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Cannabis use levelling off after sharp rise in 90s - 30/07/2008

Cannabis plants being grown illicitly in a specially illuminated room

Popularity of cannabis waning among the young.

The trend is discussed in an EU cannabis report that aims to serve as an authoritative reference for what continues to be a controversial drug. At over 700 pages, the report by Europe’s drugs watchdog, EMCDDA, is one of the most comprehensive surveys on the subject to date.

From the plant’s use as a medicine in the 19th century, the two-volume opus traces the history of cannabis in Europe, including the Dutch “coffee shop” phenomenon and the drug’s UK decriminalisation in the 1960s. The report explores patterns of use, health effects, treatment, supply, legislation – even street prices and potency.

Cannabis has long been the drug of choice in Europe, with nearly a quarter of all adults trying it at some time in their lives. But it has also been a major source of division and debate among policymakers, scientists, law enforcers and activists.

“As a result, the public is faced with a daily flood of information on cannabis, some of it well-founded, yet some campaigning in nature and at times misleading,” said Wolfgang Goetz, the agency’s director.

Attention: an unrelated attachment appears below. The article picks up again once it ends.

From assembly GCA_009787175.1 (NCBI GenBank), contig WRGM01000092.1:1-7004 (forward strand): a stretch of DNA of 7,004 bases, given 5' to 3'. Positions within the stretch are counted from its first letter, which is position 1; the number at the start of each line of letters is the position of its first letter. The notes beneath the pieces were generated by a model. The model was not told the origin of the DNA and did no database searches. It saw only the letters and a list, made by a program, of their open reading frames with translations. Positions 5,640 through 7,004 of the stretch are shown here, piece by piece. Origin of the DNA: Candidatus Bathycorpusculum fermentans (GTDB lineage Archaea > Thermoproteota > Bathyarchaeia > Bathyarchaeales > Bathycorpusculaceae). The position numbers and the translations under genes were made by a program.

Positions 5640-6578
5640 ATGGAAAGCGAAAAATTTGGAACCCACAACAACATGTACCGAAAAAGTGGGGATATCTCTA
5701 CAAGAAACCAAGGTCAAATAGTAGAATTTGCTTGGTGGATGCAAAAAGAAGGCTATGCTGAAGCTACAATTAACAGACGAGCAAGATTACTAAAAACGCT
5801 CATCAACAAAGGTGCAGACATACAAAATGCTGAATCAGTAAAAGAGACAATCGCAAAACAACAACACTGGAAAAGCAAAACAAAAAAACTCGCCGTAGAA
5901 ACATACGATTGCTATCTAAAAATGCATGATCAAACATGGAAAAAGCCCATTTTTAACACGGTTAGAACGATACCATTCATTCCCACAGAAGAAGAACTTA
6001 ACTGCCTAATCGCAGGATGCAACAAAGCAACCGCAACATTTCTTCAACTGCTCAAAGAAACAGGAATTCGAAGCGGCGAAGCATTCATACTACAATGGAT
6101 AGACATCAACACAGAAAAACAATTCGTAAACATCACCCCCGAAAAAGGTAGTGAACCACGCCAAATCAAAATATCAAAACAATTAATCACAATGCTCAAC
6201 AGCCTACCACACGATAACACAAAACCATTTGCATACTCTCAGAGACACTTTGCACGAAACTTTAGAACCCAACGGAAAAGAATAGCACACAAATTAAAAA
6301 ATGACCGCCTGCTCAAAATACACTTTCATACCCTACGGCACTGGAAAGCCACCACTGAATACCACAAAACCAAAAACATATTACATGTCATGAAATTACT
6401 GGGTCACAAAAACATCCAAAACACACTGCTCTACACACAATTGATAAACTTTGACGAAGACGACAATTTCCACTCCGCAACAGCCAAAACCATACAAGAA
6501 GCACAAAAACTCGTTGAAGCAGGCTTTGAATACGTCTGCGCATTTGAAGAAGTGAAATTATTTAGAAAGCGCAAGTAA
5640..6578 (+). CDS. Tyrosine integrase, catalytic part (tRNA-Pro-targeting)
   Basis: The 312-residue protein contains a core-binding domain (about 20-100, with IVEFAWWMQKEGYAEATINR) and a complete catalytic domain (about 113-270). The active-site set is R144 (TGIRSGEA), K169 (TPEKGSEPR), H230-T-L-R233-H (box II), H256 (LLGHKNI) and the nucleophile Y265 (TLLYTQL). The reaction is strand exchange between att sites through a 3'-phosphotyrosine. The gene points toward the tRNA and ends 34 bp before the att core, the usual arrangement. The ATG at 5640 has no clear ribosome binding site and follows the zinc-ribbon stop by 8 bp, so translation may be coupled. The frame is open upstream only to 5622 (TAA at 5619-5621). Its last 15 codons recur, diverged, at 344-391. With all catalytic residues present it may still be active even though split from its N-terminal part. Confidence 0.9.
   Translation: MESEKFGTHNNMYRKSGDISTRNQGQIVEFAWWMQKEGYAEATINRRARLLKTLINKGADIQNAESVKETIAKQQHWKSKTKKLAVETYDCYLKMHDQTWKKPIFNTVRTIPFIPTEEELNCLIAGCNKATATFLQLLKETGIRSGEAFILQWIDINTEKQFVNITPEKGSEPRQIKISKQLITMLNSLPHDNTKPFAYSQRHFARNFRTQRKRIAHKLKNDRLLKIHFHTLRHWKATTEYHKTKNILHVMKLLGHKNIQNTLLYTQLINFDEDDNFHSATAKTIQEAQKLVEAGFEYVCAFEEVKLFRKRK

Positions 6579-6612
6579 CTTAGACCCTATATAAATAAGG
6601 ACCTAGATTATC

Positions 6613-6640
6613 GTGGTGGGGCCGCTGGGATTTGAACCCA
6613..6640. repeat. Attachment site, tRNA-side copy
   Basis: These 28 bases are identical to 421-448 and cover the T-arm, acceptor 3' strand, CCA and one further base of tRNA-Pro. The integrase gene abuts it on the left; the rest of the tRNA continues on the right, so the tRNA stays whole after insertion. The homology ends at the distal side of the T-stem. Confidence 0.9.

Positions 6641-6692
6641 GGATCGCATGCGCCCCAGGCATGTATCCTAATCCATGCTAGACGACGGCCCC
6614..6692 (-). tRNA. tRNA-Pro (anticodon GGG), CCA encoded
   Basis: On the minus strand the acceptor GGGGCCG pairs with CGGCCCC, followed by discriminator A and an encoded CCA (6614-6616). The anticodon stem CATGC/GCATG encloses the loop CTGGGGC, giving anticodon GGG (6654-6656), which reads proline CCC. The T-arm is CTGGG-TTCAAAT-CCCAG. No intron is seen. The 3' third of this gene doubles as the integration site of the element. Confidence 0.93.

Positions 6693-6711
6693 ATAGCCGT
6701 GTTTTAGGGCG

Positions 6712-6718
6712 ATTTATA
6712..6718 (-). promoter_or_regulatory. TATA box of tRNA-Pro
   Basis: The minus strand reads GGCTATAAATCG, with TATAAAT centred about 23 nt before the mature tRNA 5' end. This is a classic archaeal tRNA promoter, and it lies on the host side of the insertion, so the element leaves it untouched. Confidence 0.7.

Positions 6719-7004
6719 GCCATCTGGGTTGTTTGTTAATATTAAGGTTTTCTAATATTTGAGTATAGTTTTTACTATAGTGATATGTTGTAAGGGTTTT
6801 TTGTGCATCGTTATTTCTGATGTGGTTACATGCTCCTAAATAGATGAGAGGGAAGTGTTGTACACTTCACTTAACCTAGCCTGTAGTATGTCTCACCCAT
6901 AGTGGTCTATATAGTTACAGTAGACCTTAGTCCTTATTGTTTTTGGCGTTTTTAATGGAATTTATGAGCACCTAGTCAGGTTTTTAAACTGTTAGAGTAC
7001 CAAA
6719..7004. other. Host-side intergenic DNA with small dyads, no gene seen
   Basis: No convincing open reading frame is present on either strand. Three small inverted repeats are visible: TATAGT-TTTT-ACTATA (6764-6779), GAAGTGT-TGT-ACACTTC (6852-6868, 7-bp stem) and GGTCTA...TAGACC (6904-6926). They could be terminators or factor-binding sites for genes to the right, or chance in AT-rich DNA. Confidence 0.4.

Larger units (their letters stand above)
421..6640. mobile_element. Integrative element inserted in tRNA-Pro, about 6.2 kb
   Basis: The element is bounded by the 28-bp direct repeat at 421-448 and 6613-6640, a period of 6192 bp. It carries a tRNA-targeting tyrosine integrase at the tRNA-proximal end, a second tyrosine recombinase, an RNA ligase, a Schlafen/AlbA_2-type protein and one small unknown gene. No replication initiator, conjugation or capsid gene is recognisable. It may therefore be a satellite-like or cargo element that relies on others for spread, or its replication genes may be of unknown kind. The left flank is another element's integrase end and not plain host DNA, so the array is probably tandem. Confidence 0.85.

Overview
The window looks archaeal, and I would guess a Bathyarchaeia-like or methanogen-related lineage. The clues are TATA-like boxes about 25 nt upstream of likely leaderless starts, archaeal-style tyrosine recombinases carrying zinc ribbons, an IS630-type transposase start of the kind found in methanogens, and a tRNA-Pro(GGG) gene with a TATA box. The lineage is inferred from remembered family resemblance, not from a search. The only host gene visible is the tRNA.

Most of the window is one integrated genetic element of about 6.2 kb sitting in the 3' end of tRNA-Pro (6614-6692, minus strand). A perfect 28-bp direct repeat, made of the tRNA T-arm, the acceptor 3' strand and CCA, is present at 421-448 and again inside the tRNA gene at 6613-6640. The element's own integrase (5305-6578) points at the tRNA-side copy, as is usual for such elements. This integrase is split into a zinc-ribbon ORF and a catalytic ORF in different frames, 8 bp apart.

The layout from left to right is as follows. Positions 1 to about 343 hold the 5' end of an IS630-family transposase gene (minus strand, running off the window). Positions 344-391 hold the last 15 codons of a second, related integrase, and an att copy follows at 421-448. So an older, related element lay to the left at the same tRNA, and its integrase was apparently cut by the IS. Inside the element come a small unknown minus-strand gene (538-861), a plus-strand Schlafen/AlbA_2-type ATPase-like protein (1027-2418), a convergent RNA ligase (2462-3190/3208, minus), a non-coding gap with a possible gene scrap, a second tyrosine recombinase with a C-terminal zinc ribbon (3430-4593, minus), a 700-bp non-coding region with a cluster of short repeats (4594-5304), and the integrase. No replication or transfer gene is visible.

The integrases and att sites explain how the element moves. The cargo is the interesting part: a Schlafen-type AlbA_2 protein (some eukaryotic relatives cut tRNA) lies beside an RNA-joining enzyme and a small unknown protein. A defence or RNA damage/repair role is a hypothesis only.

EU countries differ in how they deal with cannabis use with a wide variety of laws and procedures addressing cannabis with varying degrees of severity. The report comes amid growing concern that a 'soft line' on cannabis could undermine international crime-fighting.

Cannabis use escalated in Europe during the 1990s, but now appears to be peaking. In some countries, use is levelling off or has even decreased. In others the increase is less marked.

The report calls for closer monitoring, noting that regular use is also becoming more common. Some 3m Europeans use cannabis almost daily - about 1% of adults.

The agency gathers and publishes information on drugs from 30 national centres, to provide an overview of European drug problems. Founded in 1993, it is based in Lisbon, Portugal.

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